The most important doctors for you to honor are the ones who helps you, your family, and your community with their health care needs. One way you can honor them is to join them in “sharing the HEART of health” where you live. Some ways you can do this (and you probably already are) include

  • donating to or volunteering at a local food bank
  • assisting with meal delivery to homebound persons
  • fostering and adopting children
  • tutoring students
  • donating to scholarship funds
  • teaching and coaching sports and other physical activities
  • supporting shelters for homeless people
  • helping people effected by natural disasters

Use the comments to tell us what you do and share the impact it has made in the lives of the people who are helped.

Some photos in this post are from the LIGHTSTOCK.COM collection, an affiliate link. Consider Lightstock for your photo and graphic needs. You will get quality media and help support the mission of this blog-to inform and inspire us all to discover the HEART of health.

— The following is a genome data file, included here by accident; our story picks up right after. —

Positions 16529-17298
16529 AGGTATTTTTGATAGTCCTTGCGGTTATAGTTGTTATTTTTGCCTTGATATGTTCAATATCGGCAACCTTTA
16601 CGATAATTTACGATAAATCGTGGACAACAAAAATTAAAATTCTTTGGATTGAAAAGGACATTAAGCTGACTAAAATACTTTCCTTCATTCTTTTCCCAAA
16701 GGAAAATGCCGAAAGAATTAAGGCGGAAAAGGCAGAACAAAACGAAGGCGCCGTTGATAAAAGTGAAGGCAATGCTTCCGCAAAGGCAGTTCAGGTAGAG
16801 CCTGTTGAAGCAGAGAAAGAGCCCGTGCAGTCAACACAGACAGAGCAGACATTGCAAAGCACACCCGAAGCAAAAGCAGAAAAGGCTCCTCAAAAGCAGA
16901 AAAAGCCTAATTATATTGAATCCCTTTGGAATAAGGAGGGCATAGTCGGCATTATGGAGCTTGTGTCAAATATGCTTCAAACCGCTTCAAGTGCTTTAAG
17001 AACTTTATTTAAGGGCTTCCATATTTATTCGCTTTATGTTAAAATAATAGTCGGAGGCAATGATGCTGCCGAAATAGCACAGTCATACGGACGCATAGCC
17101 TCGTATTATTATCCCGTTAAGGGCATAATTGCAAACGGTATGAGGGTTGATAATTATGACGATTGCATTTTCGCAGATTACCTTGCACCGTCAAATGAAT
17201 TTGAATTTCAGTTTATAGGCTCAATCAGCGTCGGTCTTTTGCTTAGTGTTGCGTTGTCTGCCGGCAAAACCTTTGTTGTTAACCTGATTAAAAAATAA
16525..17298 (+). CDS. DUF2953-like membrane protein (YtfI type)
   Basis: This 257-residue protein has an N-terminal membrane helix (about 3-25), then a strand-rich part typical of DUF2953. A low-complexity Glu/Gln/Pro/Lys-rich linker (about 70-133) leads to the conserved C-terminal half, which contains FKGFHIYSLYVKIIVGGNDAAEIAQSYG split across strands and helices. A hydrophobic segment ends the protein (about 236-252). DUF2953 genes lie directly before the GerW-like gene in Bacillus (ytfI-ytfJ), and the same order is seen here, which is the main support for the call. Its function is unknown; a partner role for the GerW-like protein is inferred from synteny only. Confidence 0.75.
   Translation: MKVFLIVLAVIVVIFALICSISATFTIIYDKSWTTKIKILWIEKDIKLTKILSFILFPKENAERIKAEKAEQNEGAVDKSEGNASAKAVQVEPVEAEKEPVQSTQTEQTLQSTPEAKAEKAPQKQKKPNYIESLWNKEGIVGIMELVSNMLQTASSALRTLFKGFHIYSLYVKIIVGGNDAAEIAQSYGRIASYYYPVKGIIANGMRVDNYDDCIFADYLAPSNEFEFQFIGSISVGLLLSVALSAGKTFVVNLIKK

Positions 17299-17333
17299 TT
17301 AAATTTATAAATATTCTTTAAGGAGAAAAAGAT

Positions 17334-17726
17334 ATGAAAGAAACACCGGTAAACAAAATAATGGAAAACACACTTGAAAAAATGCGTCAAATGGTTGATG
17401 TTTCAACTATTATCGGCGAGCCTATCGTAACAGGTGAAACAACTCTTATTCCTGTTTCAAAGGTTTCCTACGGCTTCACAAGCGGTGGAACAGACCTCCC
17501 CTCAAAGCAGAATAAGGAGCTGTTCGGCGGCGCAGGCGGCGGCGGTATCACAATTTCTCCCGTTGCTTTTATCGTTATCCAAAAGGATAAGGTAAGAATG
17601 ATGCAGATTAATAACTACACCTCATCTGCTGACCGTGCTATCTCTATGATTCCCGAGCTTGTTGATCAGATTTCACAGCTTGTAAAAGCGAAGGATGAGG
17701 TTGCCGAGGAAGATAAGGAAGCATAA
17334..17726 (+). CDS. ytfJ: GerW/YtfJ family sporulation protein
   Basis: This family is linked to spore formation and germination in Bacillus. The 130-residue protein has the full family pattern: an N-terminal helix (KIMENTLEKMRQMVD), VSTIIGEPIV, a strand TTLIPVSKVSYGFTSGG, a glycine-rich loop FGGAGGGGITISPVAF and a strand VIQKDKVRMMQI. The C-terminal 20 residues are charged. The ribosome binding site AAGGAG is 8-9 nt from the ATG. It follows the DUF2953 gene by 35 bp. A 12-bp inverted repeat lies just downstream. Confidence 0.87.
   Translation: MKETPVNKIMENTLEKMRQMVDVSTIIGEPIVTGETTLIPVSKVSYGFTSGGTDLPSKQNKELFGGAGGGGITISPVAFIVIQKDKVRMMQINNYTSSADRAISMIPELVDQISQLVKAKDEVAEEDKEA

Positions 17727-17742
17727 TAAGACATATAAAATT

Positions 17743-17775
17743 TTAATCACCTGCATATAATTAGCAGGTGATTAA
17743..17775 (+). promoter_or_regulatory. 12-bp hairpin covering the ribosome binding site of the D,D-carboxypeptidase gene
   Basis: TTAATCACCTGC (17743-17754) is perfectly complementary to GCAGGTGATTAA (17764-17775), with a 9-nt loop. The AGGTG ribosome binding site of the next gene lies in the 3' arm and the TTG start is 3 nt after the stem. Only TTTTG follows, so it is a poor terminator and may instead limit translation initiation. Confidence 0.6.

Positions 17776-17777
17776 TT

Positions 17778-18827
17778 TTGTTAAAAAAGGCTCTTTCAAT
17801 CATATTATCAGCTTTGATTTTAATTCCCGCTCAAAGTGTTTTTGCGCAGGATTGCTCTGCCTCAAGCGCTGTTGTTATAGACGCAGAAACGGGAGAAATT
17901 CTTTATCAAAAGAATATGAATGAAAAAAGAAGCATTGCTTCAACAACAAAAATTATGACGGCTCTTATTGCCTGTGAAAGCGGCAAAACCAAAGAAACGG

exploring the HEARTS of physicians

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President Biden Confronts SARS-CoV-2 (COVID-19)-an update

President Biden, Vice President Harris, and their science and healthcare teams have developed a plan with 7 goals to end this pandemic and prevent others. You can read the entire 200 page report at the link. Here is a list of the 7 goals with a few of the points of each goal.

update March 12, 2021

On March 11, President Biden addressed the country about the current progress of ending the pandemic. He said

I carry a card in my pocket with the number of Americans who have died from COVID to date. It’s on the back of my schedule. As of now, the total deaths in America: 527,726.